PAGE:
The reaction space of a conventional chemiluminescent analyzer 10 is detailed in FIG. 7. A double tube composed of an outer tube 51 and an inner tube 52 opens against the photometer 57 (e.g., a photo-multiplier or a photodiode) with a transparent glass plate 56 between them. The end of the inner tube 52 is set withdrawn from the end of the outer tube 51 with respect to the photometer 57. The sample gas 13 coming through the inner tube 52 and the reaction gas 14 coming through the outer tube 51 (precisely saying, between the outer tube 51 and the inner tube 52) meet at a space 55 formed by the wall of the outer tube 51 and the end of the inner tube 52. The NO in the sample gas 13 and the O3 in the reaction gas 14 react as

NO+O3 →NO2 +O2,

and generate light, which is received and measured by the photometer 57.

A problem about the structure is that the sample gas 13 and the reaction gas 14 do not mix well in the reaction space 55 because they come there in the same direction. Therefore the efficiency of the emission of light from the reaction is low, and the linearlity between the concentration of the object gas (NO) and the measured amount of light is poor. If the end of the inner tube 52 is further withdrawn from the end of the outer tube 51 (i.e., if the distance L2 is increased) to make a larger mixing space 55 and thus to obtain a better mixture, the site of reaction (i.e., the site of generation of light) becomes farther from the photometer 57, which also lowers the measurement efficiency.

Another problem is that, if impurity gas such as ammonia (NH3) or chlorine (Cl2) is included in the sample gas, the reaction with ozone produces precipitation deposit on the transparent glass plate 56 and obscures it.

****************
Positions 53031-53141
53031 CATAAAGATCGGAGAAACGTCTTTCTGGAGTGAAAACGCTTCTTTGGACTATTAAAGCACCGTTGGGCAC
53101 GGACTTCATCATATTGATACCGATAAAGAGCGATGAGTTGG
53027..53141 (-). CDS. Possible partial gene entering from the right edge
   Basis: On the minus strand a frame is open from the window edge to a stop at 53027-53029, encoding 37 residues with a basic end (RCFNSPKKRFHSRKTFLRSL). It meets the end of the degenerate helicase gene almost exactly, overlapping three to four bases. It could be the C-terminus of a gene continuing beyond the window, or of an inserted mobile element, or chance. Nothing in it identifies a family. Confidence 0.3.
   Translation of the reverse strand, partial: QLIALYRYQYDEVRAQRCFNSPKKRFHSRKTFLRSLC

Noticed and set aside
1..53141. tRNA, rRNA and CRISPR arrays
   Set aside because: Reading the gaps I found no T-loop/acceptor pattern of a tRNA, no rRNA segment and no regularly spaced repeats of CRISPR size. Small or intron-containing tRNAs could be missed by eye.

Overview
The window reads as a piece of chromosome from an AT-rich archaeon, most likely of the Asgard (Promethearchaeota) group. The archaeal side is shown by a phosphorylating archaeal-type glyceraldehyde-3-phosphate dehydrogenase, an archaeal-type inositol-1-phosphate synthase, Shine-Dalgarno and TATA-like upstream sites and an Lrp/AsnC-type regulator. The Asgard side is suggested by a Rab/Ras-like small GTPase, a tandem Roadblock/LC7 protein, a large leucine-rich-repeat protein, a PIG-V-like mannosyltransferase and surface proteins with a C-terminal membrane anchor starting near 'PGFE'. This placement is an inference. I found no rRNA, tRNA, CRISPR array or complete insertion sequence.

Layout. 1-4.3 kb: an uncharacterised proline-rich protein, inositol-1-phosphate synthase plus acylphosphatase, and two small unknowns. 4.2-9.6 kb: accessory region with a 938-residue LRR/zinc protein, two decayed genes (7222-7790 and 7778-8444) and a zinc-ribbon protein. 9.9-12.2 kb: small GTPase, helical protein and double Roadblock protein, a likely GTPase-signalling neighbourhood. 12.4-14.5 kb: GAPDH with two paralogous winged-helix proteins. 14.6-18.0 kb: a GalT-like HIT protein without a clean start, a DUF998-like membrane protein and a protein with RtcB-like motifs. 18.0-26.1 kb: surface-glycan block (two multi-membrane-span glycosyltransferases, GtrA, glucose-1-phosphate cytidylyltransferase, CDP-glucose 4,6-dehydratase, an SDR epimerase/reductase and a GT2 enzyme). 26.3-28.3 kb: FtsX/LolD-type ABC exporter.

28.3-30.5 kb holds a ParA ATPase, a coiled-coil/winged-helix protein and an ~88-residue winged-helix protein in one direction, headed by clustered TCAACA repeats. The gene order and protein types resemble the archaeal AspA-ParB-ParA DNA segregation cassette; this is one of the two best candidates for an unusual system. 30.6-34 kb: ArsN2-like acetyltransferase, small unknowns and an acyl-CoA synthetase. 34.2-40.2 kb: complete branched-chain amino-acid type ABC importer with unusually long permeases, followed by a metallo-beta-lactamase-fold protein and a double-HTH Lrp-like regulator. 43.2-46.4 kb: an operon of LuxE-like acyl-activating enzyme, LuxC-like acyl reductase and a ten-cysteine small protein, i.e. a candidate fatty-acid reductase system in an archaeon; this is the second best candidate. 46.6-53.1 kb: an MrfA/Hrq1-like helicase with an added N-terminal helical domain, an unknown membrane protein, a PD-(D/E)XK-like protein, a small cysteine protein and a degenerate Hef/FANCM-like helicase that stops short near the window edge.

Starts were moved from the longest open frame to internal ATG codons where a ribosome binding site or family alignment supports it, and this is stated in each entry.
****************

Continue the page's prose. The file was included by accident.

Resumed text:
SUMMARY OF THE INVENTION

According to the present invention made for addressing the problems, a chemiluminescent analyzer (for measuring a concentration of an object gas in a sample gas by mixing the sample gas with a reaction gas and measuring light generated in a chemical reaction between the object gas and the reaction gas) includes:

a) a photometer for measuring the light;

b) an outer tube, for providing either one of the sample gas or the reaction gas, having an open end opposing the photometer;

c) an inner tube placed in the outer tube, for providing the other gas, and having a closed end and one or more outlets at the side wall near the closed end; and

d) a transparent plate placed between the photometer and the open end of the outer tube.

In the above structure, the flow of the gas coming out of the inner tube through the outlet or outlets crosses the flow of the gas in the outer tube. This enhances the mixture of the two gases and increases the chance of reaction between the object gas and the reaction gas. Since the flow of the mixed gas is directed toward the inner wall of the outer tube, the solid or liquid reaction product between the impurities in the sample gas and the reaction gas precipitates on the inner wall of the outer tube, not on the transparent plate.

Since the invention does not depend on the kind of the reacting gases, any kind of combination, other than NO and O3 used in the explanation of the background, that generates light through the reaction is applicable to the present invention.

BRIEF DESCRIPTION OF THE DRAWINGS

FIG. 1 is a circuit diagram of a measurement system using a chemiluminescent analyzer.

FIG. 2 is a vertical cross-sectional view of a chemiluminescent analyzer as the first embodiment of the present invention.

FIG. 3A is a vertical cross-sectional view of a reaction space and the surroundings of the first embodiment, and FIG. 3B is a side view of the inner tube.

FIG. 4 is a similar view of the second embodiment of the present invention.

FIG. 5 is a vertical cross-sectional view of a chemiluminescent analyzer of the second embodiment.

FIG. 6 is a vertical cross-sectional view of a variation of an inner tube.

FIG. 7 is a vertical cross-sectional view of the reaction space and the surroundings of a prior art chemiluminescent analyzer.

DETAILED DESCRIPTION OF PREFERRED EMBODIMENTS

A NO measurement system using a chemiluminescent analyzer according to the present invention is now described. As shown in FIG. 1, sample gas 13 taken from exhaust gas of an industrial furnace, for example, and including NO is introduced to the chemiluminescent analyzer 10 via a flow resistance 8. Reaction gas 14 is produced from the air by an ozone (O3) generator 9, and is also introduced to the chemiluminescent analyzer 10. A flow resistance 8 is provided in the sample gas line, and the excessive sample gas is drained through a relief valve 7. Concentration of ammonia (NH3) and nitrogen dioxide (NO2) in the sample gas can be measured with this system by converting them to NO beforehand in a separate reaction chamber.